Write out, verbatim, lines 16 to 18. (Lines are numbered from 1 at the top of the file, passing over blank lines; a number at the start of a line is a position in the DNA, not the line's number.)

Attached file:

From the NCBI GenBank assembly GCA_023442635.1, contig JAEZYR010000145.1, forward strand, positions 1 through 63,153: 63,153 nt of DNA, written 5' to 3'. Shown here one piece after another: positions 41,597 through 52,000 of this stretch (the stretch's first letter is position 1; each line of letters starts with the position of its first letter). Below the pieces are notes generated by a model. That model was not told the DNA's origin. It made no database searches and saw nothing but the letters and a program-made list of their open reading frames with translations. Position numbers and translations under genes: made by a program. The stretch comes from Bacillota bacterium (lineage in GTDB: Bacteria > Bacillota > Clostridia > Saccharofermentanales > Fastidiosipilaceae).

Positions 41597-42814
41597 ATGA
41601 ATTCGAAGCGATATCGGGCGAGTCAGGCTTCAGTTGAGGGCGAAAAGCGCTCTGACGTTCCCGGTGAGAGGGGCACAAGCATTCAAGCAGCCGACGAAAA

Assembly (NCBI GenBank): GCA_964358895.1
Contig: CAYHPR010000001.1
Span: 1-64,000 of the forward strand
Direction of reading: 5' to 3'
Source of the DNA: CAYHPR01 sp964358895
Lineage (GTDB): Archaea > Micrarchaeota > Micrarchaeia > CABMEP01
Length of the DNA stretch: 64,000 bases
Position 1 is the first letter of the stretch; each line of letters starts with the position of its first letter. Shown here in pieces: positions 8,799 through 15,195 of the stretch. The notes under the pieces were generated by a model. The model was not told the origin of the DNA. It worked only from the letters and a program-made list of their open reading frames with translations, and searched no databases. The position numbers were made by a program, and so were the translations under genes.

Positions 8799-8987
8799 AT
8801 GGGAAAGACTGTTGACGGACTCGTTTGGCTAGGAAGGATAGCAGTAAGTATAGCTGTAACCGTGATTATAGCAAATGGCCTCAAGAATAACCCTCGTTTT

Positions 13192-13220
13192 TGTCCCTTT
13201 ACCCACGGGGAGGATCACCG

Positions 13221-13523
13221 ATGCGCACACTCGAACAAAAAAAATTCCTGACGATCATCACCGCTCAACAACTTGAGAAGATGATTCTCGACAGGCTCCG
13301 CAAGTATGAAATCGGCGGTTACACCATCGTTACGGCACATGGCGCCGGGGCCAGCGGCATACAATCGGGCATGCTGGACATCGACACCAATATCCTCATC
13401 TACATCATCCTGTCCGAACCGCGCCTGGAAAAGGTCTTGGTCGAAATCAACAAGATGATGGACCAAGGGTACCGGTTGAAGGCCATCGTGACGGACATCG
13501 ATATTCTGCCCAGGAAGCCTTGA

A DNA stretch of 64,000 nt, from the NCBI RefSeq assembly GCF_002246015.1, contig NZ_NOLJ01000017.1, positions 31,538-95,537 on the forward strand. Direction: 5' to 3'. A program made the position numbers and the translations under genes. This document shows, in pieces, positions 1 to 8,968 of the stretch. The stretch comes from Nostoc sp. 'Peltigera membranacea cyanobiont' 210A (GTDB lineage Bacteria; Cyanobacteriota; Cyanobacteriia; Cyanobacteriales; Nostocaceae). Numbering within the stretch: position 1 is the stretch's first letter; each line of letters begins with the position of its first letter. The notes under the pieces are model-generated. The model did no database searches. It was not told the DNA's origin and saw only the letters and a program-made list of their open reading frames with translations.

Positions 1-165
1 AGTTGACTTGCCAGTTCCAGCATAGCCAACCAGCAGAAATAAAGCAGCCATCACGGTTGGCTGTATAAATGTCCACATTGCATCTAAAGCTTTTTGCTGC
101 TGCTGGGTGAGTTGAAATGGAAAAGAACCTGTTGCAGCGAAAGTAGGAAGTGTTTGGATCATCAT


Positions 13192-13220
13192 TGTCCCTTT
13201 ACCCACGGGGAGGATCACCG